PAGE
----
Pentagon Warns of Flea and Tick Collar Dangers
By Sgt. 1st Class Doug Sample, USA
American Forces Press Service
WASHINGTON, April 16, 2003 The Pentagon is, once again, advising service members that flea and tick collars work great on pets, but not on humans.
And officials at the Armed Forces Pest Management Board said good-intentioned citizens and family members should not include the collars in care packages to troops.
Responding to reports that persons as well as organizations are sending pet collars to troops in Iraq and Afghanistan, Army Maj. Dwight Rickard, contingency liaison officer for the board, said an AFPMB memorandum issued in early April warns of the dangers involved.
"The fact that some organizations with good intentions were doing this concerned us," Rickard said. "But the fact is that flea and tick collars are not approved for humans and in fact are quite detrimental to the skin. Our skin is different from that of dogs, and the pesticides tend to burn our skin," he explained.
There is also potential to absorb pesticides into the skin, which "as you can imagine, is not healthy," he added.
Flea and tick collars contain the pesticides organophosphates, carbamates, pyrethroids and organochloride. The EPA states these chemicals may produce adverse effects and they have not been tested for human use.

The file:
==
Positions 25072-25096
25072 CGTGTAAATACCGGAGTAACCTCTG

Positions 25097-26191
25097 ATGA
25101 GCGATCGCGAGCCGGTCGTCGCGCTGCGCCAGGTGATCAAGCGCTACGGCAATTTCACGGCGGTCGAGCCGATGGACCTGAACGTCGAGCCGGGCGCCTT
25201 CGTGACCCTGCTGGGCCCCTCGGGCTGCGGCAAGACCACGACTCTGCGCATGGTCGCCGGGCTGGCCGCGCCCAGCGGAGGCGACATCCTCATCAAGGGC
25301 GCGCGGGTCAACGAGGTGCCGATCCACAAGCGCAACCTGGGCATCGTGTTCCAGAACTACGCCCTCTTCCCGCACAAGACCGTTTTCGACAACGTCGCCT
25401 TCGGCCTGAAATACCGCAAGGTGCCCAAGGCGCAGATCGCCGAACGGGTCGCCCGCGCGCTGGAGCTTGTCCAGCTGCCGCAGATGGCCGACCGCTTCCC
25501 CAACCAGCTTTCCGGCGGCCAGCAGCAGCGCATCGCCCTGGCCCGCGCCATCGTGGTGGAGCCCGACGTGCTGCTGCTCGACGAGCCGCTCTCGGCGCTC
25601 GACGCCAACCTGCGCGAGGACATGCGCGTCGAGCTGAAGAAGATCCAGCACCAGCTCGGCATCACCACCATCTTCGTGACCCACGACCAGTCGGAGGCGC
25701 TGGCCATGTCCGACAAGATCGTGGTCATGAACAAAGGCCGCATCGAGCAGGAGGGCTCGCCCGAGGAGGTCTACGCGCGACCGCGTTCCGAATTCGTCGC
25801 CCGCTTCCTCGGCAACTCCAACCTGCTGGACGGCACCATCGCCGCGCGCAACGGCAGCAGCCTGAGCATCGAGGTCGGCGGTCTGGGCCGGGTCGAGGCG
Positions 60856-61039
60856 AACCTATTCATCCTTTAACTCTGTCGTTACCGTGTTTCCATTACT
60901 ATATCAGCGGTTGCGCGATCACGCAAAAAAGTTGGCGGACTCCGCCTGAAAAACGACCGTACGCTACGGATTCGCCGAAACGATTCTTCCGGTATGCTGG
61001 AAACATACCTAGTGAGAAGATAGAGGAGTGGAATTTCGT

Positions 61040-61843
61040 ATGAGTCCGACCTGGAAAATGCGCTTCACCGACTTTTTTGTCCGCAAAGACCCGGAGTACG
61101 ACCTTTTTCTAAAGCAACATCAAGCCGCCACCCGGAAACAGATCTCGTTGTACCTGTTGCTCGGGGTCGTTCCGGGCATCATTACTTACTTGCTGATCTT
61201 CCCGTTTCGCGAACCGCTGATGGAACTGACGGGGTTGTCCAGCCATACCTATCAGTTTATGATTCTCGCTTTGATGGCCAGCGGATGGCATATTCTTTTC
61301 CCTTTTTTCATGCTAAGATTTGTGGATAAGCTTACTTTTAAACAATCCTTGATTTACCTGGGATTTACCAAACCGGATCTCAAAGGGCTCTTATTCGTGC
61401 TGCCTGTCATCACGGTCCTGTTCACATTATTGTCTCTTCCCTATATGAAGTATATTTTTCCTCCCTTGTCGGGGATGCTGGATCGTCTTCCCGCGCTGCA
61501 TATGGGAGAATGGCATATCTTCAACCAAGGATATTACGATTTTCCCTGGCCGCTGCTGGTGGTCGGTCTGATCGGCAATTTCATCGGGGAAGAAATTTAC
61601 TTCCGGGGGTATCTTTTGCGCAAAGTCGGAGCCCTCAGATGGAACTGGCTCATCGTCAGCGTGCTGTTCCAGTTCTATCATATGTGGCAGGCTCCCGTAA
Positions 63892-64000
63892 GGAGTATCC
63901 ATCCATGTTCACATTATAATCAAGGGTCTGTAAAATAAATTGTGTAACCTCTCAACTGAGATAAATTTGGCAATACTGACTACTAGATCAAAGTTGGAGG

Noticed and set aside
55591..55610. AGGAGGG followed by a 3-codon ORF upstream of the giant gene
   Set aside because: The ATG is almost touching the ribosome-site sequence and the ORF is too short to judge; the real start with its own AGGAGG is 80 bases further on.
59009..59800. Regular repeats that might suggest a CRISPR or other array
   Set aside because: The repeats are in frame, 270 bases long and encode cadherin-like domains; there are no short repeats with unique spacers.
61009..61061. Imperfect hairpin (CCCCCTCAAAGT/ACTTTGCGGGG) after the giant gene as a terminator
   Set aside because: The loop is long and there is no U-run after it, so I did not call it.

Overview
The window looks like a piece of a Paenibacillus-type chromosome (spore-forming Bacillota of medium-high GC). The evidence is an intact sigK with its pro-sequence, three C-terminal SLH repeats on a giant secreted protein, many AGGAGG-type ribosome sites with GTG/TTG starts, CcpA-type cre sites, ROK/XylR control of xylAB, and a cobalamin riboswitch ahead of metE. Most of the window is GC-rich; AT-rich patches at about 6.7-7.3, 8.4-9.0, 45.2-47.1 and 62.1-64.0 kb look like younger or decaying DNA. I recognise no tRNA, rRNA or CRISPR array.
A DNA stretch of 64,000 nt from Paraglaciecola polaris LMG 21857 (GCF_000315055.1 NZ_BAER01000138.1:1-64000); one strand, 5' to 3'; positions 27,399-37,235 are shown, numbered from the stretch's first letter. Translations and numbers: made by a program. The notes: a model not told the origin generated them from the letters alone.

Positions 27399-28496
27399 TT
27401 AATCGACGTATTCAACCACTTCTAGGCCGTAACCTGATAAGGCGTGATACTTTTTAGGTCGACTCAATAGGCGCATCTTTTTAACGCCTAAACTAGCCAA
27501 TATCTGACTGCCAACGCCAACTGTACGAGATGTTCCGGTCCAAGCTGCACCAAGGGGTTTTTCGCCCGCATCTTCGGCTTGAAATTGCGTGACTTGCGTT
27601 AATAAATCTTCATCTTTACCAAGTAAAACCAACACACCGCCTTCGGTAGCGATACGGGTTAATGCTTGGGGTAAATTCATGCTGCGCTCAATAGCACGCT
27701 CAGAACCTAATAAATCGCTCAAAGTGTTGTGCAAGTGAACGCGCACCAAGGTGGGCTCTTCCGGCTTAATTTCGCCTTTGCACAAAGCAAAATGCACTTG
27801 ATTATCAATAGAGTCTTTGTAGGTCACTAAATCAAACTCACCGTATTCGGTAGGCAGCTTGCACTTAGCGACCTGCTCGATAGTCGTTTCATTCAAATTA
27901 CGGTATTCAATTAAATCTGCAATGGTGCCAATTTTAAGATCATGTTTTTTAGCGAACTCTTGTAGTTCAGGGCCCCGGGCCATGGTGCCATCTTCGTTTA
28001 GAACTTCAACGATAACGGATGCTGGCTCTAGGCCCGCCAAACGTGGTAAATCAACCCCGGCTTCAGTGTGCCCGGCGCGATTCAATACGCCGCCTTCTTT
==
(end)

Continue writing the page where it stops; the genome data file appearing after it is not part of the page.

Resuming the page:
Back in September 1990, the Army's Health Services Command had released a message warning that prolonged exposure to the collars could produce toxic effects in humans. Shortly thereafter, post and base exchange stores put up signs to warn of the dangers.
In 1999, the Rand Corp., a research firm, surveyed thousands of Persian Gulf War veterans on their use of pesticides in that war as the Defense Department searched for possible links to illnesses in Gulf War veterans. The survey did not provide definite evidence of a link to Gulf War illness, but a number of veterans had reported using pet flea and tick collars to protect themselves against insects.
From the survey data, about 3 percent of Army and Marine Corps/Navy personnel and about 1 percent of Air Force personnel among the almost 470,000 serving in the Gulf are estimated to have used animal flea and tick collars. The survey stated that most veterans who used flea collars wore them over their clothes or shoes, which helped minimize exposure to the active ingredient.
However, Rickard said the best way to protect against fleas and ticks is to use measures found in AFPMB Technical Guide-36, entitled "Personal Protective Measures Against Insects." The guide describes DoD's insect repellant system and other techniques to ward off flea, tick and chigger attack.
Rickard emphasized that the collars work very well on dogs, but hardly at all on humans. "If you put them on a humans, the fleas and ticks won't go near the collar, but they will go everywhere else," he said.
To learn more about the DoD insect repellant system, visit the pest management board's Web site at http://www.afpmb.org.